Safe Room and Community Shelter Resources CD (FEMA 388 CD) - On this CD, you will find displays, posters, handouts, multimedia, and other resources that provide information about mitigating for tornadoes or other high-wind events and about the importance of safe rooms and community shelter construction in saving lives during such events.
Community Safe Room Fact Sheet - This fact sheet provides information about safe rooms and explains that a safe room is a room or structure specifically designed and constructed to resist wind pressures and wind-borne debris impacts during an extreme-wind event, like tornadoes and hurricanes, for the purpose of providing life-safety protection.
Residential Safe Room Fact Sheet - This fact sheet provide information about residential safe rooms and explains that a safe room is a room or structure specifically de-signed and constructed to resist wind pressures and wind-borne debris impacts during an extreme-wind event, like tornadoes and hurricanes, for the purpose of providing life-safety protection.
What Makes a Safe Room Safe? - An animated illustration of the key Safe Room design elements that give a Safe Room "near absolute protection" from a severe storm, tornado or hurricane.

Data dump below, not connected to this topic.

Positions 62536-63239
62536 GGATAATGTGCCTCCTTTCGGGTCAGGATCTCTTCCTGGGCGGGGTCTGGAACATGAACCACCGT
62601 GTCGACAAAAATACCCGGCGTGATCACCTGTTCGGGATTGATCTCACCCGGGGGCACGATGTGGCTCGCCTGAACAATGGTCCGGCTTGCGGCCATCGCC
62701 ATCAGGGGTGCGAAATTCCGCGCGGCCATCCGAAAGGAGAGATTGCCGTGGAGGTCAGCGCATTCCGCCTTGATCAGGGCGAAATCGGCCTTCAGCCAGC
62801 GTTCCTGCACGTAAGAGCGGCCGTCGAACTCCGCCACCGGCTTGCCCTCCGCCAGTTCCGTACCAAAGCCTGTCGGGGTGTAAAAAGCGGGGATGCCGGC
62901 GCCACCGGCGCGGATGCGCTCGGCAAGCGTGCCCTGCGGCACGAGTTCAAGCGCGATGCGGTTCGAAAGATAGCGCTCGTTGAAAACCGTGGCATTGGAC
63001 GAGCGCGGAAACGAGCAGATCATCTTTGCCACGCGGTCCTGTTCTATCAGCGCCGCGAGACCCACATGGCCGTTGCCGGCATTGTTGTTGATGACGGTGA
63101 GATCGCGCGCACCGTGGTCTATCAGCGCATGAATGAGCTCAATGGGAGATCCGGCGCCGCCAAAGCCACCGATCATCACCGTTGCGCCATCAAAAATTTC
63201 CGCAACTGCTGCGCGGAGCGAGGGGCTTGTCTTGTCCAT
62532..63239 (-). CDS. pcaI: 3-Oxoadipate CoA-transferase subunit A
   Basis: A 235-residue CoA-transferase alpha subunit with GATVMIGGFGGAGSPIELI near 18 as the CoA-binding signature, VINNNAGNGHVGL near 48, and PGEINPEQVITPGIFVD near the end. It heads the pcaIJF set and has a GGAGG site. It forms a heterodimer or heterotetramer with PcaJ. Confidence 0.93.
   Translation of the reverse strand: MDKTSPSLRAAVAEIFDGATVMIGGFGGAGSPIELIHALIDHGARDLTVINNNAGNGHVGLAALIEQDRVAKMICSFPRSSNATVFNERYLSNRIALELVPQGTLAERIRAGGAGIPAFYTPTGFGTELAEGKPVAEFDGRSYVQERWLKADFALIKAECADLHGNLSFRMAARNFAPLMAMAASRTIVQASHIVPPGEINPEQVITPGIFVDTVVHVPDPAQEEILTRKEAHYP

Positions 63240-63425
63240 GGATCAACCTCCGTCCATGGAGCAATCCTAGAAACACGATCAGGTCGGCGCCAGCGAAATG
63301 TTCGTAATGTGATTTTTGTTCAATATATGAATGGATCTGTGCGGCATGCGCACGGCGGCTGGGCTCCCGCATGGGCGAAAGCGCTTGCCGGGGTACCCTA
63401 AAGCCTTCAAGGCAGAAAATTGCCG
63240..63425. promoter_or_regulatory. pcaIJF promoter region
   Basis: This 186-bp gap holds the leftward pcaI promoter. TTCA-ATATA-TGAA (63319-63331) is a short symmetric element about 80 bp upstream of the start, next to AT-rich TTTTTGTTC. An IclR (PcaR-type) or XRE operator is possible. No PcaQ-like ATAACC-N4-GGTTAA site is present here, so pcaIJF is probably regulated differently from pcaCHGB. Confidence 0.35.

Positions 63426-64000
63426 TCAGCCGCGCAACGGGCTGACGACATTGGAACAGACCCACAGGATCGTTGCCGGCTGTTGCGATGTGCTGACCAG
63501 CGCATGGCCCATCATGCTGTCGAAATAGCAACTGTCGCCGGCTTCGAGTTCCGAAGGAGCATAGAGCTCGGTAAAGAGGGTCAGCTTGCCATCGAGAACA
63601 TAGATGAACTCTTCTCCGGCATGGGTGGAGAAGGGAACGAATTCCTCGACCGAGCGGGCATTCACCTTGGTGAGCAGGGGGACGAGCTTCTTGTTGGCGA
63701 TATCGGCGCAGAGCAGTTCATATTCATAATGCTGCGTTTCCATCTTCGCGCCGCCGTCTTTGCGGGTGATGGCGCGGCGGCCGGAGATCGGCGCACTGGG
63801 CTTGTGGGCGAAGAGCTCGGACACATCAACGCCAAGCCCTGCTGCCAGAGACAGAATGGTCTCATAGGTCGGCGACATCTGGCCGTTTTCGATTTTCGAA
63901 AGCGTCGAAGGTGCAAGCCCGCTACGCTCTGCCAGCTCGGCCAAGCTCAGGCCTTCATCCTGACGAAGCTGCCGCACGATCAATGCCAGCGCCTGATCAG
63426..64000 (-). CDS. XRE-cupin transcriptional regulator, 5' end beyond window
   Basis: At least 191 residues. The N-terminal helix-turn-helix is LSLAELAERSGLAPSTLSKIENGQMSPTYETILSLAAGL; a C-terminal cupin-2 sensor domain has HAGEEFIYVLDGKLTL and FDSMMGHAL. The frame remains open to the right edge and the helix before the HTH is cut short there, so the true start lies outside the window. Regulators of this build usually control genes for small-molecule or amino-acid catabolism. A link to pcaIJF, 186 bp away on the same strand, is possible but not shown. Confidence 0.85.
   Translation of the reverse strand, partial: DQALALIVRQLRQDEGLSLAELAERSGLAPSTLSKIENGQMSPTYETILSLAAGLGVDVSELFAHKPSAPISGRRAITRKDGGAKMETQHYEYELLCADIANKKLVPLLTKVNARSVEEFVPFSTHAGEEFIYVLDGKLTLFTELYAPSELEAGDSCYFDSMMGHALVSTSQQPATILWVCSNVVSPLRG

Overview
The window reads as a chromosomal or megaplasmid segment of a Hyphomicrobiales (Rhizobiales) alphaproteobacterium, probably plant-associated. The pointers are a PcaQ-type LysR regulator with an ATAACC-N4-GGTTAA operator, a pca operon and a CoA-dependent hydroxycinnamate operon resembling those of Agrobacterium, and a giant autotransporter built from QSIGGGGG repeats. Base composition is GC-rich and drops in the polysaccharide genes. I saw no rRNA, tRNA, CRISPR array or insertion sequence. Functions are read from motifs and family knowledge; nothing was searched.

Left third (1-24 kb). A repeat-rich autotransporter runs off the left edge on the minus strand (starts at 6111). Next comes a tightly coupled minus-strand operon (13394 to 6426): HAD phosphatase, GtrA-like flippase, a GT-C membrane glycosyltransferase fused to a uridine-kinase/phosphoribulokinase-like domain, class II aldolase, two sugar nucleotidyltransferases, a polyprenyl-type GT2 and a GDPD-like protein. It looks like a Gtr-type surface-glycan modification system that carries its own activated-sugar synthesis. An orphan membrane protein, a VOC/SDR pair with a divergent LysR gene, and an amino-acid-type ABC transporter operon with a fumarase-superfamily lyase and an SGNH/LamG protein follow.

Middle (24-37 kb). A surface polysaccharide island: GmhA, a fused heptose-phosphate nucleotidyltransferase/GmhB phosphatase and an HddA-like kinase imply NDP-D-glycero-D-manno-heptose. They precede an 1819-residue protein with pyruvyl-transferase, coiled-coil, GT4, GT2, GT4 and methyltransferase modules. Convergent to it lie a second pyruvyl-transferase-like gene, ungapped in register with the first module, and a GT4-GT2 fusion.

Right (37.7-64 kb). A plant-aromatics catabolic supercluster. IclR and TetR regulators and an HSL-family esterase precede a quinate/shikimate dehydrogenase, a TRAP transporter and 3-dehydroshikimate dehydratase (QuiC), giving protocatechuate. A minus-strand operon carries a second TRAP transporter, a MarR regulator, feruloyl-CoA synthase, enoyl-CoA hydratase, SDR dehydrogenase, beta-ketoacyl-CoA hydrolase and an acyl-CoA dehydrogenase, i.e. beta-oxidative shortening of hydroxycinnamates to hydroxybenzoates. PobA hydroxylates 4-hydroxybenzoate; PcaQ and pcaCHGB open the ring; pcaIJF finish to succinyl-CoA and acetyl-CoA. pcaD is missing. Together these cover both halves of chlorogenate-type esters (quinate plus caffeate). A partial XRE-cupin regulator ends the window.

Building Stronger After a Tornado - Following tornadoes where homes are destroyed, some homeowners are strengthing their new homes by building safer structures.
Safe Room Technical Guidance Video - Interview with Bob Franke (FEMA Region VII) regarding FEMA P-320 (Taking Shelter From the Storm: Building a Safe Room For Your Home or Small Business) and other guidance/research on regarding building a safe room.
Safe Room Construction Videos - These four videos depict how to construct a residential or business safe room. These videos do NOT have an audio component.
State, Indian Tribal, and local officials develop and adopt mitigation plans to meet the requirements of the Stafford Act. The Multi-Hazard Mitigation Planning Guidance provides the official guidance on these requirements and procedures for approval of hazard mitigation plans. The core steps in the graphic below show the process to complete a mitigation plan.
HMGP can be used to fund projects to protect either public or private property, as long as the project fits within State and local government mitigation strategies to address areas of risk and complies with HMGP guidelines. Through your State Hazard Mitigation Officer, communities and Federally Recognized Tribes can learn how to develop an application for a Hazard Mitigation Grant.